Mum’s 21-year heartache over missing son

Mum’s 21-year heartache over missing son

7 August 2019

TEARS spring easily into the eyes of Downpatrick woman Patricia Douglas as she talks about her son, Sean Ryan, who has been missing for nearly 21 years.

Her pain is as acute today as it was on August 31, 1998, when she last saw the 17 year-old. 

On what should have been his first day back to Down High School to finish his A-Levels Sean — for whatever reason only known to him — decided to up and leave the family home.

He headed to Co Clare in the west of Ireland where his family once holidayed.

Despite being spotted by several people, including a garda, as he was walking from Lahinch in the direction of the Cliffs of Moher, Sean has never been heard of again.

At the age of 71, the mother-of-five says time is running out for her to find what happened to her son, but says her door is still open for him to return.

Patricia understands that many people believe that Sean is dead.

“I’ll not be here in another 21 years,” says Patricia quietly. “I think he must be still out there. There’s nothing to tell me that he isn’t alive. While that’s the case, I still have hope.”

Each year cuts even deeper for Patricia, who as the grandmother-of-seven, has a grandchild near the age that Sean was when he went missing.

She and her daughter, Orla, went to Co Clare last month on a mission to tell Sean’s story all over again.

They put up posters in public places showing an aged photograph of what Sean would look like now, sent pictures and statements to local newspapers and contacted 38 hotels in the area in the hope that increased awareness would jog memories.

As Sean had worked in the kitchens of Denvir’s Hotel in Downpatrick as a part-time job, Patricia has often wondered if he might be working in the hospitality business.

“People can still work cash in hand without using a National Insurance number so you could still get by,” she said.

Apart from getting newspaper coverage in Clare and in the Irish Times, no useful information has come forward so far.

“No, I’ve heard nothing, not an iota,” says Patricia as each retelling of Sean’s story takes its toll on her.

She urged other parents to make sure that they tell their children they love them “as you just never know what will happen”.

“Sean was due to go back to school on the Tuesday of that week but told me it was the Wednesday instead so I didn’t bother waking him that morning before I left for work,” said the former teacher.

He and his younger sister, Orla, were left to have a lie-in. Everything was normal until later that day when Down High School phoned to ask why Sean wasn’t at school.

“At first we thought he had gone to Belfast to visit some friends, but as the evening went on we realised that none of his friends knew where he was,” she said. “Orla didn’t hear him leaving that morning. When she went to look for him he wasn’t in bed.”

The police were informed and calls made to hospitals, but it wasn’t until two days later that Patricia knew that Sean had travelled across the border.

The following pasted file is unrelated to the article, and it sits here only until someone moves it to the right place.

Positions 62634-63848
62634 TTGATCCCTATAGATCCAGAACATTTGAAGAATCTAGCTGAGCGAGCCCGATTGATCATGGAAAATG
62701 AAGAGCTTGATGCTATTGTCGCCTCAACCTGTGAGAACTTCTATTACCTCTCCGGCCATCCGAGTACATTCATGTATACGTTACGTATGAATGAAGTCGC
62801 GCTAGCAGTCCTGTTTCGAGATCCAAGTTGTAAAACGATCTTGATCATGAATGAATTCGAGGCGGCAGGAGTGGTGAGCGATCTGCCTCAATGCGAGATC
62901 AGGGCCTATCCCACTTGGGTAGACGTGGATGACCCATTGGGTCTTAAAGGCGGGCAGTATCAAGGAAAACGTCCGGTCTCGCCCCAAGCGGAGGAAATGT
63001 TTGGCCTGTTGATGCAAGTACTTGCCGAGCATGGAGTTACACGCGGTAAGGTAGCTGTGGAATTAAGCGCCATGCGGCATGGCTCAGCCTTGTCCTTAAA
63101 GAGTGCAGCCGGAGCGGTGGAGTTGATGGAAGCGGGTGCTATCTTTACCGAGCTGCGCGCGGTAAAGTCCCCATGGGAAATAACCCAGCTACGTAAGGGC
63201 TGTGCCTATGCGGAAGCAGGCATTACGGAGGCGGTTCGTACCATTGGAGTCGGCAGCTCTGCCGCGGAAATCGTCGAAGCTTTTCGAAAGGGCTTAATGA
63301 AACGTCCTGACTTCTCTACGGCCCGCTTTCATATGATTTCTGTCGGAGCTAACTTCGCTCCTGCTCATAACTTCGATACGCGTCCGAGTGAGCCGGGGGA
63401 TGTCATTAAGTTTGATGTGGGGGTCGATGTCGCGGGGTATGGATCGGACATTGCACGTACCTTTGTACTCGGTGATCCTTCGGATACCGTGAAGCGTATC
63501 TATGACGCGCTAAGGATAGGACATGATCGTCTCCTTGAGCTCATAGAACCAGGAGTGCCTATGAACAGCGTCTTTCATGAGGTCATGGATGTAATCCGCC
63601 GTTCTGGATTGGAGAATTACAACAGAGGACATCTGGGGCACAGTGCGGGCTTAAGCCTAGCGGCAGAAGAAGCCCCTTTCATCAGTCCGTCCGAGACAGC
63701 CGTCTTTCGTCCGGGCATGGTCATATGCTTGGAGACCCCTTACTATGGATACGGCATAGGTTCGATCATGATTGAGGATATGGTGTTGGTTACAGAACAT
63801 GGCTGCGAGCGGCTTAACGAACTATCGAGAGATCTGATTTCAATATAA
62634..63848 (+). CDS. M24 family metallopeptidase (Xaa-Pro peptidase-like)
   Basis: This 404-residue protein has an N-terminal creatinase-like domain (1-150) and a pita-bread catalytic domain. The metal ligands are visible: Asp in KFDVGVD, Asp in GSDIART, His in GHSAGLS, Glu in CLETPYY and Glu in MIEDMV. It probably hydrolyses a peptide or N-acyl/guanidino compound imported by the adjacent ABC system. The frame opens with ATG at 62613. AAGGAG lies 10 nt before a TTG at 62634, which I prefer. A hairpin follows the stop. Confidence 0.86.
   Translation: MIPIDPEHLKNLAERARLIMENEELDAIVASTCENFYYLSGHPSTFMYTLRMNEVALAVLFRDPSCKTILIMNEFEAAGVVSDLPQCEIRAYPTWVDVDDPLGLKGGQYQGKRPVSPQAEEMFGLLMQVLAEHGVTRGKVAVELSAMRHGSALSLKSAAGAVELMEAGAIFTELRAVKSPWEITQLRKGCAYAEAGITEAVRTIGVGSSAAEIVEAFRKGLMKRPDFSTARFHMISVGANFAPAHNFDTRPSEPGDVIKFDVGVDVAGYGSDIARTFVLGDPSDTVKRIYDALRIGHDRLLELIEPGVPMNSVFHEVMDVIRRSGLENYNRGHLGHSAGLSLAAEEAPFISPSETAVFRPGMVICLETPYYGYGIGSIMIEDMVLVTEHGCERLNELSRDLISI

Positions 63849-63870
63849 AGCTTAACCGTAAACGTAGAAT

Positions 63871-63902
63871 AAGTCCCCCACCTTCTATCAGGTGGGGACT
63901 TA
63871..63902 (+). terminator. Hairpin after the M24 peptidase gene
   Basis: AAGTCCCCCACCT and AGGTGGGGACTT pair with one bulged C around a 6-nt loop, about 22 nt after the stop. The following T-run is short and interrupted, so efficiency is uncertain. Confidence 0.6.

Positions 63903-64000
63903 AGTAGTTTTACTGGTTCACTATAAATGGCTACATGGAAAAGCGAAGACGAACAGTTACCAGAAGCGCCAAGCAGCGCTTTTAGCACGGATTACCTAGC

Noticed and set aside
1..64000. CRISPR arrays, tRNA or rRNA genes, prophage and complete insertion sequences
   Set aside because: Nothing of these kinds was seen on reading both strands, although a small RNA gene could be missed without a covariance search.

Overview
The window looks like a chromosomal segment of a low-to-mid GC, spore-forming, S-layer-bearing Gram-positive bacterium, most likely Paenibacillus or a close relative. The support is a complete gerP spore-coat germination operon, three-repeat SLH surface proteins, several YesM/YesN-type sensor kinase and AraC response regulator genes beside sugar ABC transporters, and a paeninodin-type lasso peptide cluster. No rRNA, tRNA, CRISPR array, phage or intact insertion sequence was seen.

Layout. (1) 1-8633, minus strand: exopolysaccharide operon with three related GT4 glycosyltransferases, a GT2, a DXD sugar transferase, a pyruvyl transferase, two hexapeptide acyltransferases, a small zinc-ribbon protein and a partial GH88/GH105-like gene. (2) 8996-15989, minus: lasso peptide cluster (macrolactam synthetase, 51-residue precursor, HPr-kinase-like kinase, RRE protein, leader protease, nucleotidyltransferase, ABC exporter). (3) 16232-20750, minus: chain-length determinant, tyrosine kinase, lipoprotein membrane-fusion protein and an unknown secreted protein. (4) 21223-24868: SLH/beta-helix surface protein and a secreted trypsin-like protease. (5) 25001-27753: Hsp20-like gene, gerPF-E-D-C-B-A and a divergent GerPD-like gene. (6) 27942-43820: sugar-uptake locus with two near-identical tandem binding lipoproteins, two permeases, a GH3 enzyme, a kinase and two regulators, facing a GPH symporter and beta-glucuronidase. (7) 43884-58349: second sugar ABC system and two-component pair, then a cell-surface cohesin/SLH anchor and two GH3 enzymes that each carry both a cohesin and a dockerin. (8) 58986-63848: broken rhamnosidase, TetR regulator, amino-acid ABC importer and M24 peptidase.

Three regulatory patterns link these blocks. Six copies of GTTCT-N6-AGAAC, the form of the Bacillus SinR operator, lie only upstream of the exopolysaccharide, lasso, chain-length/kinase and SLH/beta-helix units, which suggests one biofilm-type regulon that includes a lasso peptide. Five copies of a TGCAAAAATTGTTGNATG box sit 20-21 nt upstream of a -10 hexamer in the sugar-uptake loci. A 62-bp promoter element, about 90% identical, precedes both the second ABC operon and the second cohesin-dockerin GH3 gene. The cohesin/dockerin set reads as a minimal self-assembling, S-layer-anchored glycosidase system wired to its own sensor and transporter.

“My two nephews from Donegal saw him pass by in Galway. He told them he was going to get a bus and was going away for a few days,” said Patricia. “We also found out that he had emptied  £300 out of his savings before he left.”

The search for Sean moved across the border, with radio and TV appeals made to locate him.

Five days after he left home, a fisherman gave Sean a lift along the road from Ennis to Lahinch, leaving him near a hostel. 

Then a garda spotted a young man walking from Lahinch in the direction of the Cliffs of Moher and stopped him.

“He asked his name, his age, where he was from and he told the garda he was 18,” said Patricia. “But he wasn’t, he had only turned 17 that June. Sean told him his right name and that he was going up to some house up a lane. That was the last proper sighting.”

Patricia scoffs when she talks about reports of sightings she has received over the years from some people and knows only too well that the mystery of a missing person can often attract attention seekers.

When Sean left, he was wearing his distinctive rust suede jacket with fur collar, jeans, black Dr Marten boots and a Caterpillar messenger bag. He was about five foot six inches tall, of average build with hazel eyes and brown hair.

“He really didn’t take too much with him so he travelled light,” said Patricia. “Sean was a very gentle person and when he would bring me a sandwich or something, it was always produced with style. I really miss that.”

After the initial flurry of media activity 21 years ago failed to produce any results, Patricia said that the investigation on both sides of the border went cold.

“Police liaison offers have come and gone, some better than others. They pick up the phone every now and then to call me. There was one that I never set eyes on at all. I met one about a year ago but I haven’t seen or heard of them since,” said Patricia.

She has been helped and sustained by the people behind the Irish website, who meet regularly to talk about progress in their own respective cases.

Patricia says that only those parents who are in the same position really understand what she and her family have gone through all these years.

She acknowledges that her family has been forever marked by Sean’s disappearance. 

“I keep hoping that someone, who couldn’t say anything at the time, will come forward now with information. 

“I keep hoping that. I just want to know that he’s ok. I always thought that someone did know something but just wouldn’t tell you. In my heart of hearts I still believe he is alive. If I didn’t think that, I would go crazy.”  

If you have any information relating to the whereabouts of Sean Ryan, please contact police either in Northern Ireland or the Republic of Ireland, or the website